The world has lost a champion for civil rights. Archbishop Desmond Tutu of South Africa died Sunday. He was 90 and had been battling prostate cancer since the late 1990s.
Teresa Barnes, the Director of the Center for African Studies at the University of Illinois Urbana-Campaign, says The Arch, as he was known, will be remembered for speaking up against inequality.
“He’s one of those great souls who will be profoundly missed in the world," Barnes said. "[He] really gained international prominence, I would say in the early 80s as a person who stood for the need to end apartheid in South Africa which was the system of severe racial segregation there that limited all of the opportunities and world views of people of color.”
Barnes says he rose through the ranks of the Anglican church and World Council of Church, always standing up for marginalized people.
“When it came to LGBTQ rights, he was an uncompromising voice, and he would have said that we are all God’s children,” Barnes said.
In his autobiography, Archbishop Tutu described himself as a rabble-rouser for peace. Thula Simpson is an associate professor who studies south African history at the University of Pretoria in South Africa.
“His trajectory of mixing religion with politics led him to receive a Nobel Peace Prize award in 1984,” Simpson said.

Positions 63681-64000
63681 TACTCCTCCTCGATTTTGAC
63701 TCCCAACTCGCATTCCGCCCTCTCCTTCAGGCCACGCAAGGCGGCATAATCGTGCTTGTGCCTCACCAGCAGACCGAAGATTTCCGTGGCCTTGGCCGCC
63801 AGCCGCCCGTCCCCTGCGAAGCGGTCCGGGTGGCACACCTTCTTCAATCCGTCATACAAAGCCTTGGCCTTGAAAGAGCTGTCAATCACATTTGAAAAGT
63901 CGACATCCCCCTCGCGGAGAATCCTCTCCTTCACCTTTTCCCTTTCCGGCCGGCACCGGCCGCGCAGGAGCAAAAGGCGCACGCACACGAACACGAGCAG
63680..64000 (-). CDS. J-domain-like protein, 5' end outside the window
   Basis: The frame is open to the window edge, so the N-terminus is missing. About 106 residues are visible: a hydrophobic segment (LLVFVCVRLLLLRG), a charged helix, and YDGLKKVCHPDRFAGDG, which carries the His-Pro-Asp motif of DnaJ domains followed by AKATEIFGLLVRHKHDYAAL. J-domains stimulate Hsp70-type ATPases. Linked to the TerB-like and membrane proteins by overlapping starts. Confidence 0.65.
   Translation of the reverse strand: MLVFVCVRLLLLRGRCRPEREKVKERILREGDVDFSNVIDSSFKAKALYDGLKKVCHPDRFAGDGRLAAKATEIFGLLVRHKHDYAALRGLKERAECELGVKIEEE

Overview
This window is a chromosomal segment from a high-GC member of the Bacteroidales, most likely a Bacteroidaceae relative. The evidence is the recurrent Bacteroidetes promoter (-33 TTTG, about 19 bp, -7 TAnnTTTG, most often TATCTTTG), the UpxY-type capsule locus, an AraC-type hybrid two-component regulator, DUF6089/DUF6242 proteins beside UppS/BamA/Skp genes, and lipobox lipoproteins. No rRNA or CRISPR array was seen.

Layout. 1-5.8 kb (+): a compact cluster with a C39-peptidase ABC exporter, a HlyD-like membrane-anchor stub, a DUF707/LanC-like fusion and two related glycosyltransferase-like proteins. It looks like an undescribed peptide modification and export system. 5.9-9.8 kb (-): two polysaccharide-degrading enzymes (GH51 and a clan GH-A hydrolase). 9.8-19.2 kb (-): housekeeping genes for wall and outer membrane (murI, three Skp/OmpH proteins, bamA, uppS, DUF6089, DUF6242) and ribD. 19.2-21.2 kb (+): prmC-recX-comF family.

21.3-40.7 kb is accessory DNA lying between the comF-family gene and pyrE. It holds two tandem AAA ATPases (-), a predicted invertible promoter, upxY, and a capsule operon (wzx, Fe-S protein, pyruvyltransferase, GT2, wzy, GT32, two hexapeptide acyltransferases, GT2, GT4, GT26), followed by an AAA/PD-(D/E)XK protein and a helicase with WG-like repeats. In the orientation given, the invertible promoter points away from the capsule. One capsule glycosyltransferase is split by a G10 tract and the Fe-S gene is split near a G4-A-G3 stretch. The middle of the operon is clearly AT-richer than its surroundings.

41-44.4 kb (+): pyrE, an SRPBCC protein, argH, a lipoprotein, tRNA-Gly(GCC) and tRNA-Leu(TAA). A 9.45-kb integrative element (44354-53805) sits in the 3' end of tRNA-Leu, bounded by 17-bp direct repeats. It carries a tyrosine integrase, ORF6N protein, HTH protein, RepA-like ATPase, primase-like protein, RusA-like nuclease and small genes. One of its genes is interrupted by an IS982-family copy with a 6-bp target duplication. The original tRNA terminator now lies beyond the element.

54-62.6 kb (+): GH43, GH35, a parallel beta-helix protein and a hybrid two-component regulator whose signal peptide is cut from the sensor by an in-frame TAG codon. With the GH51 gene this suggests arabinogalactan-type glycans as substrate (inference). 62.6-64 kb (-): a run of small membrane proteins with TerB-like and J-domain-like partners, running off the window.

Simpson says Desmond Tutu put his life on the line in opposition to the apartheid South African government.
“He was like that," Simpson said. "He was the first on taking positions of principle that were unpopular at the time, but subsequently and quite quickly actually they were seen as being the correct moral positions.”
Simpson says he and the country of South Africa will remember Archbishop Tutu as a genuinely good man who wanted to give South Africa a different identity – one based on reconciliation and cooperation between other racial groups.
“He said we can view ourselves as being different, we can view ourselves as being the sum of all of these parts, strengthened by that," Simpson said. "A ‘Rainbow Nation’ under God.”
Simpson says Archbishop Tutu coined the term 'Rainbow Nation.'
“I see that South Africa is planning seven days of mourning for him, and that is very appropriate," Barnes said. "They’re going to light Table Mountain, which is this magnificent mountain range that runs right through the middle of Cape Town. They’re going to light it in purple.”
The mayor of Cape Town says purple is the color synonymous with Archbishop Tutu.